Sunday, June 04, 2023


Parkinson’s disease does not only affect the elderly. It is an illness that often afflicts people in the prime of their lives, thereby robbing the world of their talents. In the case of my husband, Dr. Lou Flancbaum, his Parkinson’s diagnosis summarily ended his career as a general surgeon at the age of fifty-three. A surgeon with a tremor is the ultimate example of the painful irony of Parkinson’s.

Back in 2007 when he was diagnosed, I believed that without his career Lou would shrivel and die. He worked or was thinking about work 24/7. But, in the months after we received the news that would forever change our lives, I saw a new side of my husband. In short order, he transferred the discipline necessary to being a great surgeon into taking care of himself. Every day he sets his alarm and participates in at least two hours of exercise. A typical morning for Lou begins at Stone Yoga on Queen Ann Road, followed by 45 minutes on the elliptical at home. Then he enjoys an hour or so of hitting golf balls at Golf Tech in Englewood. My husband takes no Parkinson’s medication and, for now, controls his symptoms by keeping active.

Lou’s days are also filled with consulting jobs and playing with his grand kids; Aleeza, Leo, Isaiah, Elijah, Jonah and Maayan, or raising money for the Michael J Fox Foundation for Parkinson’s Research ((MJFF). We both believe that every dollar we raise for MJFF brings us one step closer to a cure. Lou spearheaded a golf outing that we named Pars for Parkinson’s: The Paul Kudowitz Memorial Golf Outing, which has raised over $160,000 for Parkinson’s Research.

What is amazing about Pars for Parkinson’s is that it has been a vehicle for bringing folks together from all segments of the Jewish community. People love my husband perhaps because he has the tough exterior of a surgeon and the mushy interior of a marshmallow. The merchants of Teaneck have supplied all of the food for this event for the past three years. My frugal husband has encouraged us to keep our expenses to a minimum so MJFF gets the benefit of the proceeds.

Our most ardent supporters are; Maadan, Sababa, Sushi Metzuyan, Kosher Sports, Butterflake Bakery, Silverleaf Caterers, Dougies, Etc., David’s Cookies,  Matisse Chocolatiers, Glatt Express, Gotham Burger, and NoBo. Clark Loffman from Limo Cuisine and Jack Wasserman of Silverleaf Caterers drive up to the Catskills at the crack of dawn to deliver all the food out of the goodness of their hearts. The kindness and generosity of the Teaneck and Englewood Jewish communities is overwhelming, and their kindness has often brought me to tears.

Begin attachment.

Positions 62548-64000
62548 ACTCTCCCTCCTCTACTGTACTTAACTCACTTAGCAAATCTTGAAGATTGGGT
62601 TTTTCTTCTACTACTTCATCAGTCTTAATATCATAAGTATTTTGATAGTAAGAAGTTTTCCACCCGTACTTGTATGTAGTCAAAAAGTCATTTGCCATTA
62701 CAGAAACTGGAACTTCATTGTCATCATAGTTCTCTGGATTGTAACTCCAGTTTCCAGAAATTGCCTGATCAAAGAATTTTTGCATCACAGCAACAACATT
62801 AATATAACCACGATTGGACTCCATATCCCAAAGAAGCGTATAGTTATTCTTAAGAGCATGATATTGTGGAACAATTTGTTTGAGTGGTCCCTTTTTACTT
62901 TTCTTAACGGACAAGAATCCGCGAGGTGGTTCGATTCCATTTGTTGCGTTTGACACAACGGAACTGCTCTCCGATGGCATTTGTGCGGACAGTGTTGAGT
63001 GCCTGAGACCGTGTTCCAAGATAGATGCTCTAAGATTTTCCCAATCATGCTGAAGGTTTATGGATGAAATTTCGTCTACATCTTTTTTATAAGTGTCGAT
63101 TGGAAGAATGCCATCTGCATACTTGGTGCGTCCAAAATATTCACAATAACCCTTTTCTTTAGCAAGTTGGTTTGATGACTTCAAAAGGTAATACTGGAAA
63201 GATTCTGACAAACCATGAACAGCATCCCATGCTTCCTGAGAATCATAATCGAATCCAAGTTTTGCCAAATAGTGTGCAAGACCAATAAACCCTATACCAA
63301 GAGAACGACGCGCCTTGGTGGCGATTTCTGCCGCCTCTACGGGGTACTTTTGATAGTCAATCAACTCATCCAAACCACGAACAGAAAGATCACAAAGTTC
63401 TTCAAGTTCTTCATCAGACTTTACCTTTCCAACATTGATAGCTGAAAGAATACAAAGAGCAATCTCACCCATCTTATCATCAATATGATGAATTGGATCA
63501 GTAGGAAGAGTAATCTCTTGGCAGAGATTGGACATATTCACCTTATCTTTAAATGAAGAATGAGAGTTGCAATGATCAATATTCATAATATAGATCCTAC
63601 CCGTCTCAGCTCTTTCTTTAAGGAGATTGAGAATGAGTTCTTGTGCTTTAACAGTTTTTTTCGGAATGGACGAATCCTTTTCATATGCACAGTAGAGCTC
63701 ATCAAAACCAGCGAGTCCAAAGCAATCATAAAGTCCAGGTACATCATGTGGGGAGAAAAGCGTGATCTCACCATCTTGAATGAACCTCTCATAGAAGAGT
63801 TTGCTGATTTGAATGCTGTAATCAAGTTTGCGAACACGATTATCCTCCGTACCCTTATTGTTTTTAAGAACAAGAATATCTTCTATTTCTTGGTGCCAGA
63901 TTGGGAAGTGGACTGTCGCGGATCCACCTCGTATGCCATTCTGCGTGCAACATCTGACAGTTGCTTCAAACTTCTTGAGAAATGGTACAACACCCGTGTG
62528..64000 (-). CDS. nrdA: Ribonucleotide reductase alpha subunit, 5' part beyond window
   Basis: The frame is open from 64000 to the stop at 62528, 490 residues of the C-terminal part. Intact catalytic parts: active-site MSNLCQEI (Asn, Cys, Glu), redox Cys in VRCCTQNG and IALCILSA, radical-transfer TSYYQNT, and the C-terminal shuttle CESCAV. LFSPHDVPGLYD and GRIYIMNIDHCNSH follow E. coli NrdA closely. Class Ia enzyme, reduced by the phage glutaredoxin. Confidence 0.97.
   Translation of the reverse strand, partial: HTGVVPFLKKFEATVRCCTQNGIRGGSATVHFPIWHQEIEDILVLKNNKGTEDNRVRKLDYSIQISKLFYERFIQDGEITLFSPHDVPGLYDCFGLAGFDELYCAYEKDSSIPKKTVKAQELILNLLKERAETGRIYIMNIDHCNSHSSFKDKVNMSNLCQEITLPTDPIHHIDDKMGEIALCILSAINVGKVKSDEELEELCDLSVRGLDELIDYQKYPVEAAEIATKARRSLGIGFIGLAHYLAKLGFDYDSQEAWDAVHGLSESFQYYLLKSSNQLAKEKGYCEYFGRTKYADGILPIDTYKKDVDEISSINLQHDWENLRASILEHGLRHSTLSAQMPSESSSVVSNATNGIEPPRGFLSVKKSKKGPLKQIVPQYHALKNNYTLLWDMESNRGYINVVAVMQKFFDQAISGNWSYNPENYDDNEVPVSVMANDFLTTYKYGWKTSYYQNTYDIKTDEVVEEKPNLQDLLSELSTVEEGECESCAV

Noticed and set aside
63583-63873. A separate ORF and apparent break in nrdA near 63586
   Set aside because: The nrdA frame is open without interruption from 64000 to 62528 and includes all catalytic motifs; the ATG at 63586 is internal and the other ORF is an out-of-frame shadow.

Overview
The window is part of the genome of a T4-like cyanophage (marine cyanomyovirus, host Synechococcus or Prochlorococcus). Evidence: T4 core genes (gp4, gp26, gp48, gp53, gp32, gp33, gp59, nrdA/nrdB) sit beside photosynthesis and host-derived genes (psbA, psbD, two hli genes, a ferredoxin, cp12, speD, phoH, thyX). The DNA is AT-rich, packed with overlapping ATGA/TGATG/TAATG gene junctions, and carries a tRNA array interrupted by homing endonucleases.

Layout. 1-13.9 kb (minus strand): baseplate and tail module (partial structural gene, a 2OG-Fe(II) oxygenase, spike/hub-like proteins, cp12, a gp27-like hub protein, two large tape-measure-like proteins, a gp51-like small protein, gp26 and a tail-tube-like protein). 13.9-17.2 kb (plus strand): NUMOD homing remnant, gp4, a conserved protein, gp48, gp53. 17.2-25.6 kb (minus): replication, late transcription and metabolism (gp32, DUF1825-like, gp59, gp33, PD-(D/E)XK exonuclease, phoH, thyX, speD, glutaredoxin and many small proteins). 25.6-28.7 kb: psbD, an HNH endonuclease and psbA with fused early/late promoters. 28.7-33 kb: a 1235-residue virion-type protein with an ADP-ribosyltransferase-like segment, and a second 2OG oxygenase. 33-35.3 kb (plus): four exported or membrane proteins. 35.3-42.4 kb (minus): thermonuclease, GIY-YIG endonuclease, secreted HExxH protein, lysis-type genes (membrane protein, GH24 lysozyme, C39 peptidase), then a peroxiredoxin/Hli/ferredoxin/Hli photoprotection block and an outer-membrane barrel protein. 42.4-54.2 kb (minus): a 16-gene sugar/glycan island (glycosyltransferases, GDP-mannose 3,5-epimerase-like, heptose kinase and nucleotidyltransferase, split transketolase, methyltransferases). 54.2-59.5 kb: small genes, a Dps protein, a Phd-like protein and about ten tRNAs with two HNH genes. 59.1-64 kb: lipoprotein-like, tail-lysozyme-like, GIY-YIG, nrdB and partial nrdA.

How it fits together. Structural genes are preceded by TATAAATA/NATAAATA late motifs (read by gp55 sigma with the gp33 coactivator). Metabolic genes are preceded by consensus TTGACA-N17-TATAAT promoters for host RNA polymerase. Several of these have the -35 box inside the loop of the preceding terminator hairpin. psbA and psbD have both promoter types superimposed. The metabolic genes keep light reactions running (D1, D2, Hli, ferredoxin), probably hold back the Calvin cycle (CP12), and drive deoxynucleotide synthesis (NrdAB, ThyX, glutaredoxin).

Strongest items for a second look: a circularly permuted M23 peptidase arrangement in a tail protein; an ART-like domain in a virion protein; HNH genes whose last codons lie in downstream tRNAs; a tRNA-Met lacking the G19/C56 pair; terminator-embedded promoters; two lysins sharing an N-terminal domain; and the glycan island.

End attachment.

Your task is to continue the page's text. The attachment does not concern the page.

We have been fortunate to have support from Rabbis Joel Pitkowsky, Barry Schlesinger and Shmuel Goldin. Members of our steering committee consist of people who show up one Sunday night a month for six months a year, and call in every favor they have to help us make more money. Our devoted committee includes, Avi Goldin, Alex and Vicki Wulwick, Marlene and Phil Rhodes, Mindy Silverstein, Ricki Kudowitz, Aleeza Reich, Tova Flancbaum, Ira Goetz, L’via Weisinger, Brian and Cindy Blitz, Michael Markel, Marcy Rubin, Abbé Rosner and Bob and Suzan Topaz. These people daven in different shuls and live in different towns in North Jersey, but their common bond is that they are sticking by Lou and our family as we face the challenge of Parkinson’s disease.

The goal of the MJFF is to find a cure and to lock their doors. Lou and I have a goal too. We’re hoping that this will be the fourth and final year for Pars for Parkinson’s. We will be able to stop asking our friends and family for money. We, like the MJFF, are looking forward to all of this being unnecessary. When that time comes, the Flancbaums will throw the biggest kiddush that Teaneck has ever seen.

Until then, the fourth annual Pars for Parkinson’s will be held on Sunday, June 23, 2013 at Tarry Brae Golf Course in South Fallsburg, NY. You can register to play and or you can donate via our secure web site: parsforparkinsons.org. We hope to surpass last year’s total of $61,000!  Rain or shine, we hope to see you there.

By Debby Biskin Flancbaum

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